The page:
Good to Eat: Riddles of Food and Culture
Simon and Schuster, Jan 1, 1985 - 289 páginas
The anthropologist/author takes on some of the major food riddles, including cannibalism, to reveal why a culture accepts or spurns specific foods
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As a result of a preference for finely milled grains and flours from which the outer
covering had been removed, the vitamin Bi-deficiency disease known as beriberi
became widespread throughout the Orient. Today the preference for finely ...
After all, a preference for cattle, sheep, and goats and the rejection of pigs in the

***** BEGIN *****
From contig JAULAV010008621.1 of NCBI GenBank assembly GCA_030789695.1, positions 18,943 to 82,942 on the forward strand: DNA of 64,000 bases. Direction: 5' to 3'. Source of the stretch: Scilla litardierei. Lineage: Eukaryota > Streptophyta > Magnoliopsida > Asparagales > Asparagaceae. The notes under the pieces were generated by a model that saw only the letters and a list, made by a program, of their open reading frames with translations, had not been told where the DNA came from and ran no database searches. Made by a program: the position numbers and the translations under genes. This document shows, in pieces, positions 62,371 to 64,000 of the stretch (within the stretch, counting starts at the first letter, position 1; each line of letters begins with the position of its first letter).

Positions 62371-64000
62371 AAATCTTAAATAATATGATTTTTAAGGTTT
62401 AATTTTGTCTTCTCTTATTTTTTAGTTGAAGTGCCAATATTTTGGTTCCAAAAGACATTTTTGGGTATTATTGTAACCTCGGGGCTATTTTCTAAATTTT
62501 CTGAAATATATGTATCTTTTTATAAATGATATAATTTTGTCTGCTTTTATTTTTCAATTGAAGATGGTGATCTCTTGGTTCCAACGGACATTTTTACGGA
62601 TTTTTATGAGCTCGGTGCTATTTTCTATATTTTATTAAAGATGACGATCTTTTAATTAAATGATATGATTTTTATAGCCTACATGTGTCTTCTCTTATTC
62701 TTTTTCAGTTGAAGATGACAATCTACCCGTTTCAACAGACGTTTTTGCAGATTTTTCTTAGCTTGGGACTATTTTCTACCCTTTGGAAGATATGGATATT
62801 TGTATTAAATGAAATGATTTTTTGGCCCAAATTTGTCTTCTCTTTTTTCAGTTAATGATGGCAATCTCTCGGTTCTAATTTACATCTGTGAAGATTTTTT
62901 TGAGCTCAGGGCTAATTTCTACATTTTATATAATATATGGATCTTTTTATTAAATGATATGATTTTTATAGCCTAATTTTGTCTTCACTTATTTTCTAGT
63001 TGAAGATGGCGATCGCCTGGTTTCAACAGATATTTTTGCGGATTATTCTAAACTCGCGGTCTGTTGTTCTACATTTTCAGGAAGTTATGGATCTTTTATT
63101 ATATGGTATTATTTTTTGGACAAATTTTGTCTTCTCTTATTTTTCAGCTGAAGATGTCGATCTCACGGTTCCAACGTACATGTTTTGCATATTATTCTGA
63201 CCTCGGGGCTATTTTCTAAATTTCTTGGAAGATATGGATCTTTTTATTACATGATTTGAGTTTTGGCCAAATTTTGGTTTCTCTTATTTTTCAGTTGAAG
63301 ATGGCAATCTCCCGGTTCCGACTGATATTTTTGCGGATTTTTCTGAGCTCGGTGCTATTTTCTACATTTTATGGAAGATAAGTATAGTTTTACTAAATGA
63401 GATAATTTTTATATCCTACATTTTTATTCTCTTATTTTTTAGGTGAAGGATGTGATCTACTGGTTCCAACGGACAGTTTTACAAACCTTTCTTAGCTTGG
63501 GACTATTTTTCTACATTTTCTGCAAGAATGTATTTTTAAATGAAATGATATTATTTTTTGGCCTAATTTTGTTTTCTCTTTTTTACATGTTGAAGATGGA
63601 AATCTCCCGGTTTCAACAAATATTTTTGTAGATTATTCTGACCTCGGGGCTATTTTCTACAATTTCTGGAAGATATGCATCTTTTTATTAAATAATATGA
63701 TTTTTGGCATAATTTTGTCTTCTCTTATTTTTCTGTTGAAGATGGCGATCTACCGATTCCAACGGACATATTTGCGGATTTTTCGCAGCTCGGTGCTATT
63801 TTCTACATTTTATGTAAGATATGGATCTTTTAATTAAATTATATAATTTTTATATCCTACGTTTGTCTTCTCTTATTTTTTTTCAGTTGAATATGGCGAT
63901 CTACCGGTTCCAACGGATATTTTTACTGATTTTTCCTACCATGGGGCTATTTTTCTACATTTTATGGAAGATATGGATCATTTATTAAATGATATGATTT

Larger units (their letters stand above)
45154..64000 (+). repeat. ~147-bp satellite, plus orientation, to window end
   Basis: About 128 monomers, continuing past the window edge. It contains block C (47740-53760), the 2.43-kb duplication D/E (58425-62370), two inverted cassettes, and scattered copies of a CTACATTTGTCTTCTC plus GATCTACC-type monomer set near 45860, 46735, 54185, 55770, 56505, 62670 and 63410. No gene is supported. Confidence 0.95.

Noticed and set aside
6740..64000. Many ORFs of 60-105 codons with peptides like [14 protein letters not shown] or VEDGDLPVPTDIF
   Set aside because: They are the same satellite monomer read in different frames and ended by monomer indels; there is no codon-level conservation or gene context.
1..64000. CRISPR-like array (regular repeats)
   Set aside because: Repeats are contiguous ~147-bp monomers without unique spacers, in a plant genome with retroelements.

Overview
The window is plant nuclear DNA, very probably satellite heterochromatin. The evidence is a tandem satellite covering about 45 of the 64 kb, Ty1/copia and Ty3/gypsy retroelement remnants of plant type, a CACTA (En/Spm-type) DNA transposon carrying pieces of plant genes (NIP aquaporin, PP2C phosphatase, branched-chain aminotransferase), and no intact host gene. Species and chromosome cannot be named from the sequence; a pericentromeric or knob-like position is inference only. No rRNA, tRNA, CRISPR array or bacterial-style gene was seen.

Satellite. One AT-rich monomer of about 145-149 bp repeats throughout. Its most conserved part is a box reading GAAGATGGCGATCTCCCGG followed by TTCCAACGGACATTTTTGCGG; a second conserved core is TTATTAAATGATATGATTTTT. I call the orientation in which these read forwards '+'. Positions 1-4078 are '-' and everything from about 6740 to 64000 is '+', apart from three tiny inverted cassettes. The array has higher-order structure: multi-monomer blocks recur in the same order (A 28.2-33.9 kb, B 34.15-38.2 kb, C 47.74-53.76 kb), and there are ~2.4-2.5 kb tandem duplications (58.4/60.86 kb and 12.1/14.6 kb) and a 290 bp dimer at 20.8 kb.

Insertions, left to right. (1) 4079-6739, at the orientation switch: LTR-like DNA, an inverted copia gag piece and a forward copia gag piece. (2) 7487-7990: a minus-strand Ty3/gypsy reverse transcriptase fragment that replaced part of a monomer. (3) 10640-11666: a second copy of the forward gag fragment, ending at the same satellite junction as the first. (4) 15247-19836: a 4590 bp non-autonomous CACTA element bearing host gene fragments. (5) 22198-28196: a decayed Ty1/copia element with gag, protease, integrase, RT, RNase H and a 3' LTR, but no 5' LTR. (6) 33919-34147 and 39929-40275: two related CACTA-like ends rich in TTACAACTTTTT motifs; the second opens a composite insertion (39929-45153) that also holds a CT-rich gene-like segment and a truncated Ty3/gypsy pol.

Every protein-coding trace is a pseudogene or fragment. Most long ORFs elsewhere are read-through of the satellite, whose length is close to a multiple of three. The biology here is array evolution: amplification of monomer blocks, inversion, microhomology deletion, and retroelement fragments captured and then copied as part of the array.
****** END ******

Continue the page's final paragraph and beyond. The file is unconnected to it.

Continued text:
Middle East long antedated the birth of Islam. This preference was based on the
cost/benefit advantages of ruminants over other domestic animals as sources of ...
Whatever the precise combination of factors preventing northerners from
developing a preference for pork, they were not merely acting out their ancestral
British preference for beef. The British, after all, settled the South as much as the
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Good to eat: riddles of food and cultureCrítica de los usuarios - Not Available - Book Verdict
Why are the world's food habits or "foodways,'' as Harris refers to them, so diverse? In this scholarly yet fast-paced and very readable work, anthropologist Harris argues that "major differences in ... Leer comentario completo
ONE Good to Think or Good to Eat?
TWO Meat Hunger
THREE The Riddle of the Sacred Cow
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